help! is there any fixing this couch leather?


The cat above is our girl Griffin, who is going on 18 years old and has an inoperable tumor. We’re more than willing to sacrifice a little beauty for her comfort, which is why we’ve not tried to bar her from her favorite spot on the couch. But she uses her toenails to help herself up — which is evident in the condition of the leather. We tried to get her to use steps to the couch, but she wasn’t having it. We’ve tried a blanket, but it’s difficult to tuck in because of the way the couch is sewn, and Griffin manages to get her claws under it anyway. I’ve recently started to wonder what the best way will be to minimize all those tiny claw marks. (They’re in a small area, just in the middle of the couch.) Should I trim off the little edges that stick up? Use saddle soap? Give up and pretend it’s a Ralph Lauren-esque “weathered” look? What do you think? –Mary T.

From our partners

how to prevent oil spills in your pantry

We use Whole Foods‘ 365 olive oil for everyday cooking. It’s tasty, affordable and healthy. My only issue? The oil spills down the side of the bottle with each pour. We try to clean it after every use, but with our busy schedules and an infant, we sometimes forget. This results in a ring of oil on our pantry shelf, which I’ve heard can attract certain types of ants—gross!

I’ve seplaceed for a bottle-pourer to replace the one it comes with, but I haven’t been able to find one that fits. (I know, I’ve spent way too much time thinking about this.) I was looking at a back issue of Cooks Illustrated recently and came across a simple solution for this exact issue: you fold a paper towel or cloth around the top half of the bottle and secure it with a rubberband. Now we don’t have to worry about getting oil everywhere—and I know I’m not the only one who obsesses about things like this. — Michelle V.K.

From our partners

how to get a sparkling-clean white board

One of my pet peeves is a dirty white board — you know, with marker “crumbs” and shadows of past notes to oneself. I’ve heard about all kinds of ways to get white boards squeaky clean, including scrubbing them with toothpaste. Toothpaste works OK, but it leaves streaks, and I just don’t like having that minty-fresh smell in my office.

Guess which cleaning product works best? You got it: Bar Keepers Friend. Shelterrific has sung the graces of this magical powder in the past, and it has come through yet again. Now, at the beginning of every month, I erase last month’s appointments and reminders from my white board and wipe it down with BKF. I then have a clean slate on which to plan the next month of my family’s life. How do you clean your white board? — Michelle V.K.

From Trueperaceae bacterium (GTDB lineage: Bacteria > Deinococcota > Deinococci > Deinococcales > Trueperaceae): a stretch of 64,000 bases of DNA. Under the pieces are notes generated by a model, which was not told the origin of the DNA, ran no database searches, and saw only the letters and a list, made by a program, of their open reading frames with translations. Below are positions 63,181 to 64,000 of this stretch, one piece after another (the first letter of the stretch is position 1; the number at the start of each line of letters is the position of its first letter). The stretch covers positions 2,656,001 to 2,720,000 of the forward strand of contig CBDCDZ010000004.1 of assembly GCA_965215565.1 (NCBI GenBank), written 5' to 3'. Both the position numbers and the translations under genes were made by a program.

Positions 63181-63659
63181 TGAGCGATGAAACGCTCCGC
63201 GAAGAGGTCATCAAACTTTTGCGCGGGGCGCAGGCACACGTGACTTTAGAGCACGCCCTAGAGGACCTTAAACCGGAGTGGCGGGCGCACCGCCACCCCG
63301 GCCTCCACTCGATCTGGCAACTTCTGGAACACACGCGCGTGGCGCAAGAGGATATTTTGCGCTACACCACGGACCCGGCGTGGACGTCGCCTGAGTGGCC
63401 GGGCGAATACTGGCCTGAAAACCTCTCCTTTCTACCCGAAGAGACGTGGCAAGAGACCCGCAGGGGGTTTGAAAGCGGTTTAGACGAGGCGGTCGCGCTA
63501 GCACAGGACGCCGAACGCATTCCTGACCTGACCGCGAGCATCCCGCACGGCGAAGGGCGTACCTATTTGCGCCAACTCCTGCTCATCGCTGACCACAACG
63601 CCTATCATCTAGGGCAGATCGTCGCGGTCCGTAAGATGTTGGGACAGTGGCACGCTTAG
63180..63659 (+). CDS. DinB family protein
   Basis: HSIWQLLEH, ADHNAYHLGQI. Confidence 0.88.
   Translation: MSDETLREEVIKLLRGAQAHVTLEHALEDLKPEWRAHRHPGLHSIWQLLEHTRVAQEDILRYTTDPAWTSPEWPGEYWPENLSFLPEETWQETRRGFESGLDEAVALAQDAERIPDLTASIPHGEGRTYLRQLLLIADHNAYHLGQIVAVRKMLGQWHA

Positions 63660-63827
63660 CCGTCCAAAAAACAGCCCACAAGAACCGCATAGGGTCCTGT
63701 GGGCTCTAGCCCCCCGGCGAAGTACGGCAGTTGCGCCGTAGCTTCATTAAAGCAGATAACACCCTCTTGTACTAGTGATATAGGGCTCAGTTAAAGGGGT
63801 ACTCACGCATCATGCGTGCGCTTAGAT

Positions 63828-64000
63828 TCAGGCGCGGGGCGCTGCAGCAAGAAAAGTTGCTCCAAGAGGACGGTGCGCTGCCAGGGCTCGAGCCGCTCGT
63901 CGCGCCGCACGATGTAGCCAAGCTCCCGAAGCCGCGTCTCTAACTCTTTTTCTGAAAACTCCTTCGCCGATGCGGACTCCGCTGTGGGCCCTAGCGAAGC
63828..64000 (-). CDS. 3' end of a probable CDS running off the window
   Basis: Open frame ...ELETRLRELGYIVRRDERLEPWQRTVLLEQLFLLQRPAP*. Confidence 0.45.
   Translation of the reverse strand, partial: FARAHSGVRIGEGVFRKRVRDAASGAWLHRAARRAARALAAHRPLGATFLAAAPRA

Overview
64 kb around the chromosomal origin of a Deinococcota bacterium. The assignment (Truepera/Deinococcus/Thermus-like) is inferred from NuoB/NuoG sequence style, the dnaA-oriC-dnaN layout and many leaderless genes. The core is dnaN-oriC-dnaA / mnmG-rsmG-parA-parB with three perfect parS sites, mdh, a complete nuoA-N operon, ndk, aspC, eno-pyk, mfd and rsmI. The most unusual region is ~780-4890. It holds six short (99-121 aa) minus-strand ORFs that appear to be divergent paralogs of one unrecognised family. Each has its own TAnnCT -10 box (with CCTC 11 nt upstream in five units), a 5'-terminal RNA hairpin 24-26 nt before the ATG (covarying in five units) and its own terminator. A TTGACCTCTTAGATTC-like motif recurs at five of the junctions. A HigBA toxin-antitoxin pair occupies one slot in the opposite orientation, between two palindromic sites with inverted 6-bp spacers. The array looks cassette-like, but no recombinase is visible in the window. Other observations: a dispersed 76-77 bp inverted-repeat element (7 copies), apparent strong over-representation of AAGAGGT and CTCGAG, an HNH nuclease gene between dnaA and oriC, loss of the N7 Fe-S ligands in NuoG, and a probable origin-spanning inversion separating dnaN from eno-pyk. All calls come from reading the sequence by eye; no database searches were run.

From our partners

have you met the ‘brilliant’ lady jane?

I discovered the Lady Jane at Restoration Hardware several years ago, when they still sold all of those great cleaning products. The packaging says it’s The Ultimate Scourer, and it’s true. It’s non-abrasive, rust-proof, washable, long-lasting–and it works. It’s helped us remove baked-on everything from all types of cooking surfaces without leaving a mark. So I panicked when I walked into RH one day to buy more and didn’t see them — they’re made in England and hard to find in the States. The saleswoman told me her store had ten left in the back, so I bought them all (my husband thinks I’m a freak).

Luckily, I still have a few, but what happens when I run out? A Google seplace reveals they’re available only from UK-based online stores, like cookability.com. The overseas shipping rates at most of them are steep, but I think I’m willing to pay — this girl really knows how to clean. Have you ever spotted the Lady Jane at a domestic store? — Michelle V.K.

From our partners

have you met the 'brilliant' lady jane?

I discovered the Lady Jane at Restoration Hardware several years ago, when they still sold all of those great cleaning products. The packaging says it’s The Ultimate Scourer, and it’s true. It’s non-abrasive, rust-proof, washable, long-lasting–and it works. It’s helped us remove baked-on everything from all types of cooking surfaces without leaving a mark. So I panicked when I walked into RH one day to buy more and didn’t see them — they’re made in England and hard to find in the States. The saleswoman told me her store had ten left in the back, so I bought them all (my husband thinks I’m a freak).

Luckily, I still have a few, but what happens when I run out? A Google seplace reveals they’re available only from UK-based online stores, like cookability.com. The overseas shipping rates at most of them are steep, but I think I’m willing to pay — this girl really knows how to clean. Have you ever spotted the Lady Jane at a domestic store? — Michelle V.K.

From our partners